(Illustration from Negro Leagues Baseball Players Association Website)
While my writing and research focus is generally on the Negro Leagues and other African-American baseball subjects, I’m also interested in other minority baseball history, which is reflected by (bragging ahead) recent articles in Jewish player Lip Pike and Jim Thorpe’s time on a team in Rocky Mount, N.C.
I’m especially keen on Native Americans in baseball, and when that subject intersects with the Negro Leagues … whew, I’m elated!
Such is the case with Hall of Fame pitcher Cyclone Joe Williams, who is often mentioned in the same breath as Satchel Paige for the title of greatest pre-integration black twirler ever. What fascinates me is the fact that most of the more extensive biographies of Seguin, Texas, native Williams assert that he is part Native-American. Most often he is reported as Cherokee, probably on his mother’s side, or occasionally he’s tabbed as part Comanche.
I spoke with Royse “Crash” Parr, a member of both SABR and the Cherokee Nation, this morning about Joe Williams’ possible Native-American ancestry. Royse said he believes that Cyclone actually had indigenous blood on both sides of his family. However, Royse added, “It’s never been confirmed that (Williams) was part Indian” and that he (Royse) is “pretty sure he’s not on any tribal rolls or anything like that.”
I asked Royse about the discrepancy between varies Cyclone bios regarding the pitcher’s exact Indian lineage, i.e. Cherokee or Comanche, and he said that “if I had to guess, it would be Cherokee.”
Now, there’s a significant historical and geographical difference between Cherokees and Comanches — while both modern, federally recognized nations are located mainly in Oklahoma, the two tribes have very different roots, certainly geographically and also culturally speaking. The Cherokees were originally from the southeastern part of the country and were one of the main groups forced out of their ancestral homeland on the Trail of Tears. That’s how the modern Cherokee Nation ended up in the lower Midwest. Comanches, meanwhile, were very spread out, covering parts of what is now Texas, New Mexico, Kansas, Oklahoma and Colorado.
So we have to consider that by the time Joe Williams was born, both the Cherokee and the Comanche had fairly large populations in Oklahoma and Texas, so Williams and his family could feasibly have been either. But, as Royse said, the most accurate guess is probably Cherokee.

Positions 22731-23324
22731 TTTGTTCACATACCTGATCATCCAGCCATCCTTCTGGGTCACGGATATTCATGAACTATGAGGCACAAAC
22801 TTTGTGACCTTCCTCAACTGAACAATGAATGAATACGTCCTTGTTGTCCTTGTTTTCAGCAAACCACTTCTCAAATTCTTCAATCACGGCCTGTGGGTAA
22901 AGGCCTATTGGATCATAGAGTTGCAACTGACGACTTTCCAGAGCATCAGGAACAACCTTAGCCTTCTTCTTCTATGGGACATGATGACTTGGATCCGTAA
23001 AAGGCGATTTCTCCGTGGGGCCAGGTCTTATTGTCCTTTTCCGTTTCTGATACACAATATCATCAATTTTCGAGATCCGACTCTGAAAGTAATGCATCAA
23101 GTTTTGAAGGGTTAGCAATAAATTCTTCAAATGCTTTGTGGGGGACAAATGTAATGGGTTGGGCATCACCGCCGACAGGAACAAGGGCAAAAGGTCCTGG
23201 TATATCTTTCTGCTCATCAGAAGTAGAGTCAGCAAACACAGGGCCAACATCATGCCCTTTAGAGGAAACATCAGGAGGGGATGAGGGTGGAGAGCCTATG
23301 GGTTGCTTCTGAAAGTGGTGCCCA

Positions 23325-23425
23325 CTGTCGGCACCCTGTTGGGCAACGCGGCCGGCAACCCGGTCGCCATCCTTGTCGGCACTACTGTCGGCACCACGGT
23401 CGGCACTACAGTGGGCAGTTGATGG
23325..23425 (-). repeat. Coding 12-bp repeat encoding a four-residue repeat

A fair amount of research has been conducted into the details of Cyclone’s familial roots — by Gary Ashwill and others — with a lot of it focused on the fact, for example, that U.S. Census information, seemingly impossibly, has two Joseph Williams listed in Seguin in 1900. With a big assist from dedicated researcher/historian Bill Staples Jr., both Joes are listed as born in the 1880s, with one having a mother named Lottie and the other claiming a mom named Lillie.
Bill believes, with significant evidence from other official and circumstantial sources, that it’s the one listed as Joe William (as opposed to Williams) and born in May 1886 to Lillie William(s). According to that Census page (posted below), the entire family and their respective parents were born in Texas, and all of them are listed as black.
Unfortunately, though, no official documents have turned up that definitively confirm or refute the notion that Cyclone Joe Williams was part Native-American. But Bill Staples, whose father in law are a blend of several tribes, notes that, around the turn of the century, Native Americans were treated and viewed so poorly that even African Americans with indigenous ancestry found it “better to pass as 1005 black than to let others know that you were part Indian. The fact that many African Americans tried to hide or disown their Native American roots makes searches like Joe Williams’ and others even more complicated …”
In the end, Bill concludes, it might take locating a distant relative/descendant of Joe Williams so a DNA test can be performed that would, hopefully, conclusively determine the Cyclone’s true heritage.
That’s one of the mysteries associated with Joe Williams. In a future post (hopefully over the next couple weeks), I’ll try to address why Williams is buried in Maryland in the same grave as two other men who seemingly have no connection to him …